### MATHEMATICAL ECONOMICS

```AND ITS APPLICATIONS
INPUT OUTPUT MATRICES
•Demonstrate how goods from one industry are consumed in
other industries.
•Rows of the matrix represent producing sector of the economy
•Columns of the matrix represent consuming sector of the
economy
•One vector of the matrix represents the internal demand
•Models what would happen if a producer increases or
decreases the price of a good
S1
S2
.
.
.
Sn
S1
a11
a21
.
.
.
an1
S2 . . . Sn
a12 . . . a1n
a22 . . . a2n
.
.
.
.
.
.
an2 . . . ann
The entry aij represents the percent total production value of
sector j is spent on products of sector i
[ ][ ] [ ]
Amount
produced
=
Internal
demand
+
Final
demand
• Refers to connections between quantities and prices that
arise as a consequence of the hypotheses of optimization
and convexity
• Derives convex functions involving mappings and
vectors to determine cost, profit, and production
• Finds an equilibrium of the market and optimal values of
supply and demand
• Involves proofs of several lemmas (Hotelling’s lemma
and Shephard’s lemma to name a few!)
HOTELLING’S LEMMA
• Result of duality
• Asserts the net supply function of good i as the derivative of the profit
function with respect to the price of good i
If (x, y) ∈ nm(p, w) = ndF∗(p, w), then (p, w) ∈ ndF∗∗(x, y) =
ndF(x, y).
Then dF(x, y) + (p, w) · ((x′, y′) − (x, y)) ≤ dF(x′, y′) for all (x′,
y′).
This implies that x ∈ F and furthermore that (p, w) · ((x′, y′) −
(x, y)) ≤ 0 for all (x, y) ∈ F, in other words, that (x, y) is profitmaximizing at prices (p, w). Conversely, suppose that (x, y) is
profit maximizing at prices (p, w).
Then (p, w) satisfies the subgradient inequality of dF at (x, y),
and so (p, w) ∈ ndF.
Consequently, (x, y) ∈ ndF∗(p, w) ≡ nm(p, w).
THE SCIENCE OF STRATEGY
• Started by Princeton mathematician John Von Neumann
•Mathematically & logically determines the actions that
“players” should take for best personal outcomes in a
wide array of “games”
• Mathematically analyzes interdependence of player
strategy to optimize gains
• Interdependent strategies can be sequences or
simultaneous functions
1. Probability
2. Set Theory
3. Trees and Graphs
4. Linear Algebra
THEOREMS
LINEAR
TSPREES
AND
ET
ROBABILITY
T
AHEORY
AND
LGEBRA
THEIR
GPRAPHS
ROOFS
Example:
Some
Example:
Used
prominent
to
Die
Utility
map
Rolling
theorems
Points
Theory
possible
Game
andproved
choices
Zero-Sum
inand
Game
Games
their
Theory
Youresulting
Utility
put
include:
theory
up your
outcomes.
mainly
owninvolves
money; even
Lotteries:
rolls lose \$10 *
In the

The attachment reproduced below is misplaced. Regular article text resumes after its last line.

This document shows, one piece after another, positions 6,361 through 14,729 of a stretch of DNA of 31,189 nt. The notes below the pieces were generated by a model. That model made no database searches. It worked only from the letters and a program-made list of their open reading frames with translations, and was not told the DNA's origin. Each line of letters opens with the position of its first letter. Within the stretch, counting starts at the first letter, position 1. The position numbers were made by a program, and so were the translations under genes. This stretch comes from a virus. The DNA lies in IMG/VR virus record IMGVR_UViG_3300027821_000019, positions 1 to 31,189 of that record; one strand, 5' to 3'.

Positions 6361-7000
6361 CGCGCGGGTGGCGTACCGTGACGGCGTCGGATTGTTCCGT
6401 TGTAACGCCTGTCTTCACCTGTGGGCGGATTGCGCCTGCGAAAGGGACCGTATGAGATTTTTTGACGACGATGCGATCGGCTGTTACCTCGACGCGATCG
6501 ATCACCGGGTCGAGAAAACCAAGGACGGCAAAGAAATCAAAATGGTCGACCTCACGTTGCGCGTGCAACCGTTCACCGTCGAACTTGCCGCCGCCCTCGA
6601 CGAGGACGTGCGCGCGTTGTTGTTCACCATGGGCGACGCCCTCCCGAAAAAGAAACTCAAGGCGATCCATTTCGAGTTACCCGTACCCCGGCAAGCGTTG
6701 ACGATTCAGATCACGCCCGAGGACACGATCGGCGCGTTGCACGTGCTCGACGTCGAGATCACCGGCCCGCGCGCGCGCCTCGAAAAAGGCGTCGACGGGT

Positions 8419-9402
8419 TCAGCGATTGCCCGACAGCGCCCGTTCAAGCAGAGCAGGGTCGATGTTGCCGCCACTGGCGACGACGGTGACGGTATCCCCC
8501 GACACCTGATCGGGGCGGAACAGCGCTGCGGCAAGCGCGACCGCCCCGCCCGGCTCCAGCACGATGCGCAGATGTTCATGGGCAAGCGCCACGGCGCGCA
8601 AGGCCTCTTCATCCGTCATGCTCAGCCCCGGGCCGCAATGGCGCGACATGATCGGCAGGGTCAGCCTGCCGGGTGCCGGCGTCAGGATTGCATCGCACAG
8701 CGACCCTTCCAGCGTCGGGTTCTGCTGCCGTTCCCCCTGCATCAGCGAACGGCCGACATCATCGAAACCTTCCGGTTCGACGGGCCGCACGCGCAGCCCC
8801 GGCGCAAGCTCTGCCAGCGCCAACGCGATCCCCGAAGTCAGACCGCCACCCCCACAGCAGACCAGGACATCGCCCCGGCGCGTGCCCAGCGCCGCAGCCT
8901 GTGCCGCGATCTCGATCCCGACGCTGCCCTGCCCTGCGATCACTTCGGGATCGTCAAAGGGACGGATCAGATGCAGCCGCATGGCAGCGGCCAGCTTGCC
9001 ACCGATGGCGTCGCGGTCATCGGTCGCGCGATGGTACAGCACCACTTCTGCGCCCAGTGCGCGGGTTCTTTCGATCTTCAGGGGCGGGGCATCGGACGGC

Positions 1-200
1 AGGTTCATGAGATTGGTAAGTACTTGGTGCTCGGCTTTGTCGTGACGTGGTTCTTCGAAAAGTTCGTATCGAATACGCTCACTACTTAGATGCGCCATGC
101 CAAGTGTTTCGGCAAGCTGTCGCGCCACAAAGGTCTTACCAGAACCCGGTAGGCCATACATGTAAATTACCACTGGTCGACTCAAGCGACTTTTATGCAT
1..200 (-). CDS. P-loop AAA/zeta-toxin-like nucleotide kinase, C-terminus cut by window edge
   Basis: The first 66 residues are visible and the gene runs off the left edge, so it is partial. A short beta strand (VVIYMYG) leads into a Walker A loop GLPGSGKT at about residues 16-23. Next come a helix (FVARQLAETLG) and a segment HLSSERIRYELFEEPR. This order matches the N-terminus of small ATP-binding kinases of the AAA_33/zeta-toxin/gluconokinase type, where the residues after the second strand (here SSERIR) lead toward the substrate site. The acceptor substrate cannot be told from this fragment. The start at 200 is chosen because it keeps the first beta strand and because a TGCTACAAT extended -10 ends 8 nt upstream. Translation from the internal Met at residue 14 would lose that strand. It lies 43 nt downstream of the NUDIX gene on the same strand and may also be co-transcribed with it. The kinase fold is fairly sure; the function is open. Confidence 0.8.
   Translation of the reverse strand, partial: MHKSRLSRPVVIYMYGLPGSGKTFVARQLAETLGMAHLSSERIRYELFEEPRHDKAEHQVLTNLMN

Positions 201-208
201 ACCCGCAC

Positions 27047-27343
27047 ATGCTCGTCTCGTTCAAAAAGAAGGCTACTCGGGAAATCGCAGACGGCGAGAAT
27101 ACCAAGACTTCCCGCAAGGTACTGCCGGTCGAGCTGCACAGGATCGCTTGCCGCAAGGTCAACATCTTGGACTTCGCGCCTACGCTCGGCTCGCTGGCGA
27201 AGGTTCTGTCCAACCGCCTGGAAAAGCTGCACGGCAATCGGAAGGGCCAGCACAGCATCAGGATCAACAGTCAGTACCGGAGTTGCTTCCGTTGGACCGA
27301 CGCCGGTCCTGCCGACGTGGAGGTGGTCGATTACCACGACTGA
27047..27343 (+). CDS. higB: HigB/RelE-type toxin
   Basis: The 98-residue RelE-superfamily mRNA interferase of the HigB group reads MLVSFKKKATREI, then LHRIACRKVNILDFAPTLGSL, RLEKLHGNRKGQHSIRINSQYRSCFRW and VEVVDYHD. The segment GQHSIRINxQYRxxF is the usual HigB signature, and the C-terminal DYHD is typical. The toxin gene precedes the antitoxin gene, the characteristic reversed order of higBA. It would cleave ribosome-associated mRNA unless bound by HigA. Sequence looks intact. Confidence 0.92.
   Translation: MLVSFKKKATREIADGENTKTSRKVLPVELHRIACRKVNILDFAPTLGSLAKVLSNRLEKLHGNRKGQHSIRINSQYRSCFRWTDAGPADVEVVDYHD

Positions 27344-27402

zero-sum
roll,
Examples
odd
games,
rolls
include:
win
the winner’s
\$12 * the gains
roll. Should
are equal
youto
= {{A1Rule
,loss,
A2, …,
An}, p} in a “zero-sum”.
theL
1.
play?
Bayes
loser’s
resulting
2. Expected Utility Theorem
Game
3.
This
A
Zermelo’s
lottery
choices
specific
is aTheorem
can
example
setbe
containing
represented
involves
all possibilities
random
by matrices
variables,
of
whose
4.
mean,
outcomes
Minimax
vectors
andand
Theorem
calculation
aretheir
manipulated
respective
of the expectation.
toprobabilities.
points:
5.
Brouwer
equilibrium
Fixed Point
strategy
Theorem
pairs (x, y).
6. Unions,
Other
Nashaspects
Equilibrium
intersections,
of game
Theorem
difference,
theory, however,
Cartesian
include
power sets,
products,
and
conditional
power sets
probability,
are all used
union
to and
Allcalculate
intersection
of these the
involve
of
optimal
probability,
a foundations
choices
Bayes
forstyle
players
Rule,
proof!!!
and
in amore!
(See
given
resource
5. Theorems and their Proofs
ENVELOPE THEOREM
General principle describing how the value of an optimization problem changes as
the parameters of the problem change
Actuaries:
1. Evaluate the likelihood of future events using numbers
2. Design creative ways to reduce the likelihood of
undesirable events
3. Decrease the impact of undesirable events that do occur
Recommended Coursework:
Microeconomics, macroeconomics, calculus, linear
algebra, calculus-based probability and statistics, actuarial
science courses as available, computer science courses
Money:
Experienced actuaries can make between \$150,000 and
\$250,000 per year!!!
Risk Managers:
2. Take measures to control or reduce risks
Recommended Degrees:
Risk management, finance, mathematics, economics,
Money:
Average salary for risk managers is \$104,000 with
experienced risk managers earning up to \$170,000
Budget Analysts:
1. Establish the relationships between resources and the
organization's mission and functions
2. Analyze accounting reports
3. Write budget justifications
4. Examine budgets and financial plans
Recommended Degrees:
mathematics, political science, or sociology.
Money:
Average salary for beginners is \$70,000
Professor Moody
Courses:
• Econometrics
• Mathematical Economics
• Time Series Analysis
• Topics in Mathematical Economics
Research:
Economics of Crime – the econometric analysis of crime and criminal
justice policy
Professor Anderson
Courses:
• Game Theory
• Experimental Economics
Research:
Nash Equilibrium – survey of recent experimental findings in
oligopoly markets
http://www.math.dartmouth.edu/archive/m22f06/public_html/leontief_slides.pdf
http://www.math.unt.edu/~tushar/S10Linear2700%20%20Project_files/Davidson%2
0Paper.pdf
http://www.math.unt.edu/~tushar/S10Linear2700%20%20Project_files/Davidson%2
0Present.pdf
http://tuvalu.santafe.edu/~leb/Duality2.pdf
http://www.econlib.org/library/Enc/GameTheory.html
http://www.personal.psu.edu/cxg286/Math486.pdf
http://www.gametheory.net/popular/reviews/ChickenMovies.html
http://www.pitt.edu/~jduffy/econ1200/Lectures.htm
The Envelope Theorem
http://cupid.economics.uq.edu.au/mclennan/Classes/Ec5113/ec5113-lec13-3.4.99.pdf
Info on Actuarial Science
http://www.beanactuary.org/study/?fa=education-faqs
Info on Risk Management
Info on Budget Analysis
http://www.budgetanalyst.com/careers.htm